Stock picking is not difficult, but often requires a little more familiarity than a popular fund investing. If you are interested in stock picking, you can get started by reading this post.
I often hear it said that stock picking is not worthwhile because it is dangerous and difficult. Companies and the stock market should be constantly monitored, and it is difficult to get a better return than the index.
I want to challenge and dispel the absoluteness of these claims and counterbalance the potential benefits of investing in stocks.
Too many are reluctant to start investing in stocks – but to no avail. At its best, stock picking makes investing interesting, educational, and exciting, without forgetting your returns.
My own investment story started a couple of spring ago, in 2019. I started with monthly savings in a few passive index and ETF funds that invest around the world.
My interest in stock picking stemmed from a growing desire to better understand what kind of companies the index and ETF funds of my choice contain, and what other companies can be found on the world’s stock exchanges. Also, I was tempted by the desire for possible additional returns, after all, the return potential of direct stocks is greater than that of funds.
So it’s no wonder I couldn’t resist trying stock picking. And after buying the first shares, I was already quite hooked!
The benefits of stock picking
Stock Pickers have some experience I have found that it has a lot more to offer than just a potentially high return on investment and wealth accrual.
I am fascinated by the idea that, as a shareholder in Marimekko, I own a small stake in Marimekko and can participate in the annual general meeting if I wish. In this way, I get closer to the companies I own and learn to understand their operations more concretely.
Also, being able to choose which companies to invest in is inspiring. I can choose not to invest in companies that fight against my values and, on the other hand, invest in players whose values are in line with mine. Equity investing is one form of influence.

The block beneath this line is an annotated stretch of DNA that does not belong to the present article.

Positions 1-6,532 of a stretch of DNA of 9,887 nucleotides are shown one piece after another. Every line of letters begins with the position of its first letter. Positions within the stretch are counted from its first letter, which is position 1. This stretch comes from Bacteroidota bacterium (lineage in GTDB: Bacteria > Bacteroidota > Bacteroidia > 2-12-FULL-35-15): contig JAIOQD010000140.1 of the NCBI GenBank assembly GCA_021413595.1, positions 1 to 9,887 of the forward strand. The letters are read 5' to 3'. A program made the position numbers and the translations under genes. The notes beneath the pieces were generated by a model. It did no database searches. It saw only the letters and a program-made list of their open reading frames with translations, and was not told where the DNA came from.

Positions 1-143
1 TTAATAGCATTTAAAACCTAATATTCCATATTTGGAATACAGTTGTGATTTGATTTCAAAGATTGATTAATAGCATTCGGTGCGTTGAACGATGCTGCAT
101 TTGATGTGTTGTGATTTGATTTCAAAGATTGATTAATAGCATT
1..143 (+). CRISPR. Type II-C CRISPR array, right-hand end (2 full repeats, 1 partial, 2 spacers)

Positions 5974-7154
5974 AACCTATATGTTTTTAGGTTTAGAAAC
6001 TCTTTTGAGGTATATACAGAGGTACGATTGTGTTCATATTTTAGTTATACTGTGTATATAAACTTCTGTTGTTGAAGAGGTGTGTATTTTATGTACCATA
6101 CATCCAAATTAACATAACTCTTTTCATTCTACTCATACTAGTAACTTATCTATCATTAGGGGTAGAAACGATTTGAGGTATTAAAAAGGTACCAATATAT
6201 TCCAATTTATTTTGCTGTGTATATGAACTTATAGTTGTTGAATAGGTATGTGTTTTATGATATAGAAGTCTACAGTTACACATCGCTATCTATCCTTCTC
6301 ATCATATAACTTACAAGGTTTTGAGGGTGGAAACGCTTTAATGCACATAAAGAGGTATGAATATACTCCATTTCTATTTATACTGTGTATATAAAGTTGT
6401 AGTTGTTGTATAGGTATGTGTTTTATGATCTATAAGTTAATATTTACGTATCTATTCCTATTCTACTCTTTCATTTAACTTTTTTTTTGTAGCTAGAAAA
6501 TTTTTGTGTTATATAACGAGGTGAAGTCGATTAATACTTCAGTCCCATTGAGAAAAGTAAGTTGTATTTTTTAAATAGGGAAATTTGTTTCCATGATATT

Stock picking is also general education. Today, I follow world events extensively and reflect on their impact on the business of the companies I own, but also on the market in general.
To support stock picking, I read, for example, the Financial Times, the Seeking Alpha website, and market reviews produced by investor services.
It is recommended to monitor and, if necessary, update the investment targets, but less time and effort will suffice.
By diversifying the risks into small ones
A stock investor needs to keep in mind that there is no high return potential without risk. In practice, risk means the probability of losing the money invested. Therefore, whenever I place a sum that I am willing to lose, so scary as it sounds.
Diversification is the best medicine for equity investment risks. It is recommended that you own at least 7-10 shares of a different company. It would also be important to select companies in different industries in the portfolio that are as interdependent as possible.
It is therefore not necessarily advisable to select two or more companies in the same industry in the portfolio.
For many novice equity investors, adequate diversification of the portfolio into shares of different companies may seem costly at first. Indeed, some intermediaries charge high trading costs for small investment amounts, making it most efficient to invest a larger amount in a single company at a time, for example between EUR 500 and EUR 1000.
According to the stock exchange foundation, it would be a good idea to keep stock trading costs below one percent so that it does not eat too much return.
Some intermediaries charge, for example, a fee of up to one percent per share transaction. In this case, even a small amount can be invested without major cost worries, and it is easy to increase and diversify one’s shareholdings step by step.
But no worries, I was in pain at the beginning with the high costs of brokers. However, with my previous index and ETF fund investments, I had already created a comprehensive multi-sectoral and geographical diversification of my portfolio, which served as a good safety net for an equity investment experiment with shares of one company. I was the first to buy Neste shares.
P.S. In my next post, I’ll explain how I pick up stocks myself and outline a few of the selection criteria I use to choose the companies I invest in. Stay tuned!